If consistency is the glue that sticks winning performances together, it’s truer at the French Open than the grass of Wimbledon and the synthetic slates that dot the tennis landscape from Melbourne to New York. It’s as much in the repartee as in the repetition.
Starting Sunday, Roland Garros’s red clay will spark questions. The answers, as always, will lie with the steadfast and sturdy.
Medevedev – all temperamental on the court, but a gentle Zephyr off it — has never won a match in his four outings in the clay-court Slam. The Russian shrugged off trolls and owned the world No. 2 ranking that resulted in the trio of Nadal, Roger Federer and Novak Djokovic falling on the same half of the draw for the first time.
Medvedev has enjoyed his practice sessions in Paris so far. Dancing in the dirt.
“I don’t know if it’s the ball change (from Babolat) to Wilson that suits me, but so far I have been playing amazing. I didn’t feel that it was clay, I was playing like on hard courts,” he said.
The second seed is shooting for the final weekend of the championships, and the best way to get there, he reckons, is to take it one match at a time.
Like Medvedev, the women’s no.2 seed Naomi Osaka is tempering the boom in her craft in order to get more comfortable on clay.
A two-time winner of the US and Australian opens, the 23-year-old hasn’t gone beyond the third round in Paris. Beaten early in Madrid and Rome this last month, the world’s highest-paid female athlete comes into the season’s second major short on currency.
In an interview to the tournament website, perhaps prior to Osaka’s announcement that she wouldn’t be doing mandatory press conferences this fortnight, her coach Wim Fissette noted that the Japanese powerhouse needs time on the court.
Fissette said, “I see the possibilities of Naomi on clay, I believe in her chances and the more matches she plays on it, the more dangerous she will become on this surface.”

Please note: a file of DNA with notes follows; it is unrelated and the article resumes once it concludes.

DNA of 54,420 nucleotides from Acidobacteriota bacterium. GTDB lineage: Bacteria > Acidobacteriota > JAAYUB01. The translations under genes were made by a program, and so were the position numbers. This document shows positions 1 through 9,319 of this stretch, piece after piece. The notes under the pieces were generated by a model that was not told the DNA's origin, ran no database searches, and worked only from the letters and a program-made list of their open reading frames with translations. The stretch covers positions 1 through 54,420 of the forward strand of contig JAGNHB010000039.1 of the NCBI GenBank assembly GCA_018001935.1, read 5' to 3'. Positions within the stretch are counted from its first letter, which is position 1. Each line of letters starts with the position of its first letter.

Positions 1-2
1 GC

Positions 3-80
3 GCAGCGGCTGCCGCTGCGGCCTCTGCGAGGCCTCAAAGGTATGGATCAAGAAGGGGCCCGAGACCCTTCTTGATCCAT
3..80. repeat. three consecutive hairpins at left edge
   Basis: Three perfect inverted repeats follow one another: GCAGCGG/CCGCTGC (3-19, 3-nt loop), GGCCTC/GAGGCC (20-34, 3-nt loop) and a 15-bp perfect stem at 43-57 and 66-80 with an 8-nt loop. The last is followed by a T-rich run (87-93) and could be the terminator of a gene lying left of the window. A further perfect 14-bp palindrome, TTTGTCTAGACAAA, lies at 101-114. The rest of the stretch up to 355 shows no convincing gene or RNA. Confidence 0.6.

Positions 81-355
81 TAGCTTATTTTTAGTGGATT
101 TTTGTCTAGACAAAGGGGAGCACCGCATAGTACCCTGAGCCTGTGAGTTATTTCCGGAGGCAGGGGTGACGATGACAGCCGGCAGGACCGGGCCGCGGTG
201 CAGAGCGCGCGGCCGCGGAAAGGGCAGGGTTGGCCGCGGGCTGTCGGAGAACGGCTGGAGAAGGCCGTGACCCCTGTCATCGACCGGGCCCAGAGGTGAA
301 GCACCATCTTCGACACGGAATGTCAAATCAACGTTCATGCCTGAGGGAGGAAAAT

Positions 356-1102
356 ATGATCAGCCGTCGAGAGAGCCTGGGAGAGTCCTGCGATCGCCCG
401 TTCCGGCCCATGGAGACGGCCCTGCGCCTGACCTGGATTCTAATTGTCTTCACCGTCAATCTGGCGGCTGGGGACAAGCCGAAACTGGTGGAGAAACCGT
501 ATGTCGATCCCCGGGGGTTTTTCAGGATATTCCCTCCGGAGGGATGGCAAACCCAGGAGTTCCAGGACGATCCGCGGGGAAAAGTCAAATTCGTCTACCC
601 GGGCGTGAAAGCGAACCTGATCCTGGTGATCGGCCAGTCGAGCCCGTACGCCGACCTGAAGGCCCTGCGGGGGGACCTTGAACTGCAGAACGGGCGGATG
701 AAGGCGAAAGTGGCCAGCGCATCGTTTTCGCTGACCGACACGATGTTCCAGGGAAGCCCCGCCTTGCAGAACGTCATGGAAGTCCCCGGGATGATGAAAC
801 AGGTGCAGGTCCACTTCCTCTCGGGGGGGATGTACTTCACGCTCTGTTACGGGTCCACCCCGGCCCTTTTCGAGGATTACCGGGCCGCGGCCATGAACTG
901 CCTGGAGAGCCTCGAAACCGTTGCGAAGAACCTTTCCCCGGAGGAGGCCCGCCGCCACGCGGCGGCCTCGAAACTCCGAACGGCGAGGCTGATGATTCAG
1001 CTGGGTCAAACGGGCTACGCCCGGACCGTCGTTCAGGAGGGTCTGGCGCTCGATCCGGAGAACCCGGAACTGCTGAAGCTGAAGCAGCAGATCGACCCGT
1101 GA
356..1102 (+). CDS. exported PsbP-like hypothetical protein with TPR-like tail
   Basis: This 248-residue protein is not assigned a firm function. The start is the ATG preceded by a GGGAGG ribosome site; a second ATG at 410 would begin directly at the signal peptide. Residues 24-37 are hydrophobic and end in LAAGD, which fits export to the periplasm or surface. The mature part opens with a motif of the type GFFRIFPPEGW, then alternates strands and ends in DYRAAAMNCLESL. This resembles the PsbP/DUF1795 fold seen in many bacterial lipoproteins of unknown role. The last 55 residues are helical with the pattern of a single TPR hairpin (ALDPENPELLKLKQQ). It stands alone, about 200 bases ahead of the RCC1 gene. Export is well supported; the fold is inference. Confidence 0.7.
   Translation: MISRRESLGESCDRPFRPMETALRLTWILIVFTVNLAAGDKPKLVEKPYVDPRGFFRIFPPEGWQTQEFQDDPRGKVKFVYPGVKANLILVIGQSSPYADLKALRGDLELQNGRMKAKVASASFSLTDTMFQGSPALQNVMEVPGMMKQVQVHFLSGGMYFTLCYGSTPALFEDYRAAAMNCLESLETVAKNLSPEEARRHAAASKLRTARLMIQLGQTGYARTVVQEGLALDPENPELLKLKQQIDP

Federer, the 20-time major winner, two months shy of his 40th birthday, hasn’t set the bar very high for what will be his second match on the surface in two years. He plays Uzbek qualifier Denis Istomin, ranked 203, in the first round.
The Swiss is contesting his first Grand Slam since the 2020 Australian Open, where he reached the semifinals. He missed the rest of the season due to a right knee injury, returning to action at Doha in March this year.
He has played just three matches since, defeating Daniel Evans before falling to Nikoloz Basilashvili at Doha, and losing to Pablo Andujar in his opening match at Geneva earlier this month.
After coming up short in Geneva the artful Federer delivered a verbal shrug.
“I’m not so sure in the last 50 years of the French Open, somebody just rocks up at nearly 40 years old, being out for a year and a half, and wins everything straight,” he said.
The other, soon-to-be forty superstar in Paris, Serena Williams, arrived in Europe looking to play her first competitions since Melbourne in February.
She now has one win, against the world No. 572 Lisa Pigato, from two tournaments. Her losses came against Nadia Podoroska (No. 44) in Rome and Katerina Siniakova (No.68) in Parma.
Serena, playing for a record equalling 24th Grand Slam crown, maybe worried about her form, but her coach, Patrick Mouratoglou, isn’t feeling the pressure.
“I’ve always said, regarding Serena, it’s all about her and it’s still all about her,” the Frenchman said. “When she gets to the latter stages, the semis and final, is she able to play her best tennis?”
It’s a question the American will aim to address.